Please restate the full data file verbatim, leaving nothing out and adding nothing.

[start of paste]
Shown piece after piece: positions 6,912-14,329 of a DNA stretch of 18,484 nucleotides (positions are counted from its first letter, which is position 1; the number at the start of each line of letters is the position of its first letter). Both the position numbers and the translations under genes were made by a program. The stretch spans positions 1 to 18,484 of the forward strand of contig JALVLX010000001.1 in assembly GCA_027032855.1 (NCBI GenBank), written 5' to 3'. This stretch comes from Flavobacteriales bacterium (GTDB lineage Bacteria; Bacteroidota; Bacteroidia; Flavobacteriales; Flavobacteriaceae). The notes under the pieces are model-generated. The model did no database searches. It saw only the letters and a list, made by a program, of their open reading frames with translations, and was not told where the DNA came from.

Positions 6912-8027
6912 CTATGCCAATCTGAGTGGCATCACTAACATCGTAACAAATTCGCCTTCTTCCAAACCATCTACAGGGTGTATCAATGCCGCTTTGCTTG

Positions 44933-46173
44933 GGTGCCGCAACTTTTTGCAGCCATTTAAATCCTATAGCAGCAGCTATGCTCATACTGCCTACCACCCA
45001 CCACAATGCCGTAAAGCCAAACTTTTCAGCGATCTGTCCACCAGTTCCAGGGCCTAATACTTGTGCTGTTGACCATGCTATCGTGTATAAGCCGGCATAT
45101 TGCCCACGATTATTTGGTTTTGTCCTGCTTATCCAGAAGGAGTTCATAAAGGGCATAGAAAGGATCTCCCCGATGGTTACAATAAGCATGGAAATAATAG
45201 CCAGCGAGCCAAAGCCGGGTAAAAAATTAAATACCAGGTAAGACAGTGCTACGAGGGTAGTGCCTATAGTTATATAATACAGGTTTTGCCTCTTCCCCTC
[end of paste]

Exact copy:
Shown piece after piece: positions 6,912-14,329 of a DNA stretch of 18,484 nucleotides (positions are counted from its first letter, which is position 1; the number at the start of each line of letters is the position of its first letter). Both the position numbers and the translations under genes were made by a program. The stretch spans positions 1 to 18,484 of the forward strand of contig JALVLX010000001.1 in assembly GCA_027032855.1 (NCBI GenBank), written 5' to 3'. This stretch comes from Flavobacteriales bacterium (GTDB lineage Bacteria; Bacteroidota; Bacteroidia; Flavobacteriales; Flavobacteriaceae). The notes under the pieces are model-generated. The model did no database searches. It saw only the letters and a list, made by a program, of their open reading frames with translations, and was not told where the DNA came from.

Positions 6912-8027
6912 CTATGCCAATCTGAGTGGCATCACTAACATCGTAACAAATTCGCCTTCTTCCAAACCATCTACAGGGTGTATCAATGCCGCTTTGCTTG

Positions 44933-46173
44933 GGTGCCGCAACTTTTTGCAGCCATTTAAATCCTATAGCAGCAGCTATGCTCATACTGCCTACCACCCA
45001 CCACAATGCCGTAAAGCCAAACTTTTCAGCGATCTGTCCACCAGTTCCAGGGCCTAATACTTGTGCTGTTGACCATGCTATCGTGTATAAGCCGGCATAT
45101 TGCCCACGATTATTTGGTTTTGTCCTGCTTATCCAGAAGGAGTTCATAAAGGGCATAGAAAGGATCTCCCCGATGGTTACAATAAGCATGGAAATAATAG
45201 CCAGCGAGCCAAAGCCGGGTAAAAAATTAAATACCAGGTAAGACAGTGCTACGAGGGTAGTGCCTATAGTTATATAATACAGGTTTTGCCTCTTCCCCTC